Manic Street Preachers – Royal Albert Hall – Review

Manic Street Preachers – Royal Albert Hall – Review

Not so Manic
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Not so Manic

It sounded a bit like The Manic Street Preachers, it looked a bit like The Manic Street Preachers. Was it the Manics? Not the ones I was hoping to see.


Tuesday 18th May 2016

I had high hopes for the Manics. I’ve only been listening to them for… oooh, let me think… forever. Did they deliver? I dunno, maybe. It was the Royal Albert Hall after all. It’s got a ‘Royal’ in it so you expect… something.

Well, we got something. Editors for a start. I’d heard of Editors, but never actually heard Editors, and this was no exception. The Royal Albert Hall is no place for a single Vox AC30 and a thin back line of miscellaneous amplification. Unless you’re Clapton, chances are you’re going to sound shit. I heard songs that sounded like, “Wuggghhfnnth mufffaguntthhh…” and, “Thugghhh huffuntueghhh…” But that’s about all I can tell you. There were 3 people in the audience that totally loved it. If that helps.

There was a break before the Manics came on and the road crew unveiled a set of Marshall amps that had been cunningly hidden under a big black cloth. The big cover-up just made me wonder why they hadn’t let the Editors use the available muscle power. I know they were saving something for special, but the people in the audience, the ones spending the money on tickets… might have appreciated actually being able to hear something.

The Manics just kind of materialised and started. No real drama, no real excitement, it was just, “London on a Tuesday.” That’s how James Dean Bradfield opened the Manic street preachersconversation with the audience between tracks and I’m not convinced he made it much further than the ‘school night’ feeling for the next hour and a half.

The rest of the band comprised Nicky Wire on bass, with a suitably rock and roll white painted face, and Sean Moore on drums. A nameless keyboard player was static on an elevated platform for no apparent reason alongside another nameless guitarist in skinny jeans. They were there, but didn’t seem to offer much of any real consequence.

We’d all come to hear the sounds of James Dean Bradfield but one voice is not enough to fill the Albert Hall. At least not on a Tuesday. There. I said it. There were other microphones on stage but no one else was really bothered about singing. That’s a shame because Bradfield could have used the support to fill the space.

The first half was a track for track re-run of the 1996 double platinum album, ‘Everything Must Go’. I daresay they played a fair rendition last night, but the album’s really good. So the live version has to be really, really, really good. It was alright. But this is the Albert Hall. The Royal Fucking Albert Hall. It’s not enough to sell the tickets. You have to be really, really, really good. I’m not convinced this was. If I’d seen them 20 years ago at some Camden bar dive, I’d still be telling the tale. But this was just, OK and instantly forgettable.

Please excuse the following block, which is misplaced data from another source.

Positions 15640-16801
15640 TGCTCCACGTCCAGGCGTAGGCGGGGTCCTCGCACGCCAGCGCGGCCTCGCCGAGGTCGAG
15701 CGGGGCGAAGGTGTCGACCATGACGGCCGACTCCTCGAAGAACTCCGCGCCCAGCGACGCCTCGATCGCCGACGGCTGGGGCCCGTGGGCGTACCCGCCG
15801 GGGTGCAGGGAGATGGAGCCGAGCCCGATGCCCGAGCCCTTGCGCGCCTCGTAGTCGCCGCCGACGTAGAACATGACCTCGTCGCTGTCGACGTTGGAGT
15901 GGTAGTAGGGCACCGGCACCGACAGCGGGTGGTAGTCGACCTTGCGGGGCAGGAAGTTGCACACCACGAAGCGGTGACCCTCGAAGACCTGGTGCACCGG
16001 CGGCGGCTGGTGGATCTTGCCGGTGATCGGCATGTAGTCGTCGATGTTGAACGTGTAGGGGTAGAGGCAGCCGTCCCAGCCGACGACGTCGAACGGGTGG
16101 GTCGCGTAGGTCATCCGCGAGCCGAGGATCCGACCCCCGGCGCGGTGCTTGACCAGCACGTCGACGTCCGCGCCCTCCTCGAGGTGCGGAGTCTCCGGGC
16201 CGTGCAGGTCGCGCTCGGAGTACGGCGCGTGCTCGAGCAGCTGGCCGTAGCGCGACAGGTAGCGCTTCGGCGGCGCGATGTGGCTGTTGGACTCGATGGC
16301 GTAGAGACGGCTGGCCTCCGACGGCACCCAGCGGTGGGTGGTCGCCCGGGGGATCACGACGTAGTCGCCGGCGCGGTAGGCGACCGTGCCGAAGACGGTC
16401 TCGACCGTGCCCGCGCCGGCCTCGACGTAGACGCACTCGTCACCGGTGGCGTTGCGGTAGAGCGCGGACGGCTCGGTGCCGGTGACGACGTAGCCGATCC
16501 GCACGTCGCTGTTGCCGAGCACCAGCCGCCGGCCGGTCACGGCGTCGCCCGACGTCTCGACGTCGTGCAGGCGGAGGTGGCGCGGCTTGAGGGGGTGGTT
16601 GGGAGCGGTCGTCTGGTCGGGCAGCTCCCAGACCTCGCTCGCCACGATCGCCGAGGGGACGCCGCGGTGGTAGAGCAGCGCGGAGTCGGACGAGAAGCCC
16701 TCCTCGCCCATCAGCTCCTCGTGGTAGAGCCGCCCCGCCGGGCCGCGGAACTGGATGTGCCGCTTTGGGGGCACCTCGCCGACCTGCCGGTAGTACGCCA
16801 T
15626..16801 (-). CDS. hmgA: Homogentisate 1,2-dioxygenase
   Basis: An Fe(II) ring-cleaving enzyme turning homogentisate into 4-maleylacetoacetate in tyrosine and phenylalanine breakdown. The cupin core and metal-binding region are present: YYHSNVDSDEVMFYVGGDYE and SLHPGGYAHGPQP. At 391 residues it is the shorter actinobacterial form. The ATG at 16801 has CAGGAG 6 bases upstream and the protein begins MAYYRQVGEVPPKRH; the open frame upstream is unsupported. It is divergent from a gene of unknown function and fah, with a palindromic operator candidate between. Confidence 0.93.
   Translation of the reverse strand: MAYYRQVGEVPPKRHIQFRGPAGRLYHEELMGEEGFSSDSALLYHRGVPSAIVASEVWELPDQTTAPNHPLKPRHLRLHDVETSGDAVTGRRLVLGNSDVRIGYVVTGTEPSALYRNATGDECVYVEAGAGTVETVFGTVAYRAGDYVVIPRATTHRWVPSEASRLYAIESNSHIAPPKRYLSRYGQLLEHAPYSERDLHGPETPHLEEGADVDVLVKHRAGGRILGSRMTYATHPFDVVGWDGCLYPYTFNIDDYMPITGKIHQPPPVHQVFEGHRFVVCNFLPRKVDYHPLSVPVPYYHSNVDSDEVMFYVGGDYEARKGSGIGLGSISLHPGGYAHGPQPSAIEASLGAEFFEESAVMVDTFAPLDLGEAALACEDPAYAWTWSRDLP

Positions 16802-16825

The sound still wasn’t good despite the Marshall stacks. Loud, yes, but not well mixed – it hurt at all the wrong times. I don’t know why the sound engineer was just sitting at the desk with his arms folded and the, ‘my work here is done,’ look on his face. It didn’t sound like he’d done much work at all. That’s the trouble with Tuesdays I guess. So, the first half was not very animated, a bit self-indulgent and sounded like shit. On the bright side, however, there was an interval.

A couple of pints later I wa2016-05-17 21.58.32s feeling a little more forgiving. The band might have been too because at least they started to bounce around a bit. Not a lot, but enough to make me feel they weren’t just taking the 65 quid because they could. And that’s probably my biggest beef here. For 15 quid any night of the week (including Tuesdays…) I can see and hear an amazing band up close and personal in Camden shedding blood on stage because, well, because that’s how important it is to them. The Manics turned up. There’s a difference.


Yes, we were served up some of the classics in the second half – You Stole The Sun was my personal favourite – and the random appearance of streamers from the ceiling made it feel a little more like a celebration, but… just ‘but’. I love the Manics’ songs, they’re part of the tapestry of our lives and that makes them important. So rest on the laurels of the albums by all means, but if you’re going to turn up and play them live, in London, at the Albert Hall, you need to do it a bit better than this, because we had to turn up on a school night too.

It sounded a bit like The Manic Street Preachers, it looked a bit like The Manic Street Preachers. Was it the Manics? Not the ones I was hoping to see.

There are a few dates left in the tour. They’re end of week/weekend dates. So that’s alright then.


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Scot Mckee